Rule of twelfths
Encyclopedia
The Rule of Twelfths is a rule of thumb
Rule of thumb
A rule of thumb is a principle with broad application that is not intended to be strictly accurate or reliable for every situation. It is an easily learned and easily applied procedure for approximately calculating or recalling some value, or for making some determination...

for estimating the height of the tide
Tide
Tides are the rise and fall of sea levels caused by the combined effects of the gravitational forces exerted by the moon and the sun and the rotation of the Earth....

at any time, given only the time and height of high and low water. This is important when navigating a boat
Boat
A boat is a watercraft of any size designed to float or plane, to provide passage across water. Usually this water will be inland or in protected coastal areas. However, boats such as the whaleboat were designed to be operated from a ship in an offshore environment. In naval terms, a boat is a...

or a ship
Ship
Since the end of the age of sail a ship has been any large buoyant marine vessel. Ships are generally distinguished from boats based on size and cargo or passenger capacity. Ships are used on lakes, seas, and rivers for a variety of activities, such as the transport of people or goods, fishing,...

in shallow water and when launching and retrieving boats on slipway
Slipway
A slipway, boat slip or just a slip, is a ramp on the shore by which ships or boats can be moved to and from the water. They are used for building and repairing ships and boats. They are also used for launching and retrieving small boats on trailers and flying boats on their undercarriage. The...

s on a tidal shore.

The rule assumes that the rate of flow of a tide
Tide
Tides are the rise and fall of sea levels caused by the combined effects of the gravitational forces exerted by the moon and the sun and the rotation of the Earth....

increases smoothly to a maximum halfway between high and low tide before smoothly decreasing to zero again and that the interval between low and high tides is approximately six hours.
The rule states that in the first hour after low tide the water level will rise by one twelfth of the range, in the second hour two twelfths, and so on according to the sequence - 1:2:3:3:2:1.

Example calculation

If a tide table
Tide table
A tide table, sometimes called a tide chart, is used for tidal prediction and shows the daily times and height of high water and low water for a particular location...

gave us the information that tomorrow's low water would be at noon and that the water level at this time would be two metres above chart datum
Chart datum
A chart datum is the level of water that charted depths displayed on a nautical chart are measured from. A chart datum is generally a tidal datum; that is, a datum derived from some phase of the tide...

and further, that at the following high tide the water level would be 14 metres. We could work out the height of water at 3:00 p.m. as follows:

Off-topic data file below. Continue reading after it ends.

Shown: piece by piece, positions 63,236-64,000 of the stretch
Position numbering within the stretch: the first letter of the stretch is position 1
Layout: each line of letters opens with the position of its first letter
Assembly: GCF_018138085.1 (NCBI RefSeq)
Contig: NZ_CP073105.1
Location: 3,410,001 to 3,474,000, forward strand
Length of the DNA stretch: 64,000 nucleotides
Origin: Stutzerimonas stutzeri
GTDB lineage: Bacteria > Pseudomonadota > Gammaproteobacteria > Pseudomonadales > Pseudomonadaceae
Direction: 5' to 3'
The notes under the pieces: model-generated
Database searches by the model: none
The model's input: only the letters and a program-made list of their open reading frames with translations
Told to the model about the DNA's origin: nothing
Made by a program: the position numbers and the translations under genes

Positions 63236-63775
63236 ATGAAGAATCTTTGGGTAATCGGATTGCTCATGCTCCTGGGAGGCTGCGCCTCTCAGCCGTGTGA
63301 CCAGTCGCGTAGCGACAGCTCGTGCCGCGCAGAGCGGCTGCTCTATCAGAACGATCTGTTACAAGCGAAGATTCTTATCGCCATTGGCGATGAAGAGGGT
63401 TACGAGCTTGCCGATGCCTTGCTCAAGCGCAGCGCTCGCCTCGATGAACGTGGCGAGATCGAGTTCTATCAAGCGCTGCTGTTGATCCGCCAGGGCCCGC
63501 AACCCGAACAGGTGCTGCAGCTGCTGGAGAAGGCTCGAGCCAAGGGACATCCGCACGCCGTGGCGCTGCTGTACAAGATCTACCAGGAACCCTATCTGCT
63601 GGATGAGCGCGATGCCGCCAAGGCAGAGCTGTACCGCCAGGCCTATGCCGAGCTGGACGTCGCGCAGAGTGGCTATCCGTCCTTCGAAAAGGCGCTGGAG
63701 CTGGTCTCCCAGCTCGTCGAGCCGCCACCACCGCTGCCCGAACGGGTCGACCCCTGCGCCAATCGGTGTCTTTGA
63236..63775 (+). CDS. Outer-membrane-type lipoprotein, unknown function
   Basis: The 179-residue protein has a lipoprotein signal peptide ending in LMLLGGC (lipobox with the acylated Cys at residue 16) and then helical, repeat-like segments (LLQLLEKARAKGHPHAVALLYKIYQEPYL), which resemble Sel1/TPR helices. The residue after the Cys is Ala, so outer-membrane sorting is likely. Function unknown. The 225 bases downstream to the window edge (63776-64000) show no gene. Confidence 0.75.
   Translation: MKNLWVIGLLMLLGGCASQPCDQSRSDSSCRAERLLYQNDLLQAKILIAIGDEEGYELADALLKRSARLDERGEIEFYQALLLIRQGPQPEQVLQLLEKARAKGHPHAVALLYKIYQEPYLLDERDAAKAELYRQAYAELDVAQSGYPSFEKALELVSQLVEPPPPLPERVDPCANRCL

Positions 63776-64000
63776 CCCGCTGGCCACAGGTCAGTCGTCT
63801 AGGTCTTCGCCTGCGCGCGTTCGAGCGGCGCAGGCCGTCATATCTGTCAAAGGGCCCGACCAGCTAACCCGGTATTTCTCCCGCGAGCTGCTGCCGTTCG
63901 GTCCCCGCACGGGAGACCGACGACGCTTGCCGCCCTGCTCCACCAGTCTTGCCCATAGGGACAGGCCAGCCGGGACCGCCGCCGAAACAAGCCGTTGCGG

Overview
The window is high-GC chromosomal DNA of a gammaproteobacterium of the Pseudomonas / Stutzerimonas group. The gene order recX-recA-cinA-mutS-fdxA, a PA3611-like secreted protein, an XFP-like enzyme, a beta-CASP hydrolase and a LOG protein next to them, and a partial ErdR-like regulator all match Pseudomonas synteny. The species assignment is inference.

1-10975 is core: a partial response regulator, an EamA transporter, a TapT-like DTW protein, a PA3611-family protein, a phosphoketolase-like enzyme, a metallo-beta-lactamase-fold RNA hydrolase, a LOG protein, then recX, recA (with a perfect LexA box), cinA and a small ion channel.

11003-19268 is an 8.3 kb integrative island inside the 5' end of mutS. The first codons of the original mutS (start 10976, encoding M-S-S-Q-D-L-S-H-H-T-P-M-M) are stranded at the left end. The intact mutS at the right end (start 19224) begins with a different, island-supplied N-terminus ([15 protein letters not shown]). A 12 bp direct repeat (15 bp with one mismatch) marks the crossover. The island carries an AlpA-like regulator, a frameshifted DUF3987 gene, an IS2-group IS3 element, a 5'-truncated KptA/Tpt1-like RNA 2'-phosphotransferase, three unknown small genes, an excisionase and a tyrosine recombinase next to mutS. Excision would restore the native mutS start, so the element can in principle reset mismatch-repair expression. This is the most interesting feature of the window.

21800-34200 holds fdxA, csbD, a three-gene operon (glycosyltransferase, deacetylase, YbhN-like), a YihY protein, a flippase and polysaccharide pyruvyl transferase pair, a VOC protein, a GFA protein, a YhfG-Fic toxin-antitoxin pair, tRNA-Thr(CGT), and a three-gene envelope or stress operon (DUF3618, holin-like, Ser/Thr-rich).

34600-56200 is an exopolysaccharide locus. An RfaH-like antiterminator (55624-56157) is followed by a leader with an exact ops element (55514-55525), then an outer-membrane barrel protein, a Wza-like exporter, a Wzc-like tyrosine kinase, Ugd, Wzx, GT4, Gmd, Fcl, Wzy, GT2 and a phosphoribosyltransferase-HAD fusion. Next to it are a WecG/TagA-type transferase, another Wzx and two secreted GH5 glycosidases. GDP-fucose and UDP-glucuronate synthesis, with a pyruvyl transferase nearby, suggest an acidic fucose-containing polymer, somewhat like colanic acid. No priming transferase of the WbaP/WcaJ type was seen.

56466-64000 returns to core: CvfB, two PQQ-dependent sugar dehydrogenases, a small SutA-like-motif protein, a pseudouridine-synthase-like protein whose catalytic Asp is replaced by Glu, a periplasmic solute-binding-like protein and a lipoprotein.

• The total increase in water level between low and high tide would be: 14 - 2 = 12 metres.

• In the first hour the water level would rise by 1 twelfth of the total (12 m) or: 1 m

• In the second hour the water level would rise by another 2 twelfths of the total (12 m) or: 2 m

• In the third hour the water level would rise by another 3 twelfths of the total (12 m) or: 3 m

• This gives us the increase in the water level by 3:00 p.m. as 6 metres.

This represents only the increase - the total depth of the water (relative to chart datum) will include the 2 m depth at low tide: 6 m + 2 m = 8 metres.

Obviously the calculation can be simplified by adding twelfths together and reducing the fraction beforehand i.e.

Rise of tide in three hours

Caveats

The rule is a rough approximation only and should be applied with great caution when used for navigational purposes. Officially produced tide tables should be used in preference whenever possible.

The rule assumes that all tides behave in a regular manner, this is not true of some geographical locations, such as Poole Harbour
Poole Harbour
Poole Harbour is a large natural harbour in Dorset, southern England, with the town of Poole on its shores. The harbour is a drowned valley formed at the end of the last ice age and is the estuary of several rivers, the largest being the Frome. The harbour has a long history of human settlement...

or the Solent
Solent
The Solent is a strait separating the Isle of Wight from the mainland of England.The Solent is a major shipping route for passengers, freight and military vessels. It is an important recreational area for water sports, particularly yachting, hosting the Cowes Week sailing event annually...

where there are "double" high waters or Weymouth Bay
Weymouth Bay
Weymouth Bay is a sheltered bay on the south coast of England, in Dorset. It is protected from erosion by Chesil Beach and the Isle of Portland, and includes several beaches, notably Weymouth Beach, a gently curving arc of golden sand which stretches from the resort of Weymouth, along to the...

where there is a double low water.

The rule assumes that the period between high and low tides is six hours but this is an underestimate and can vary anyway.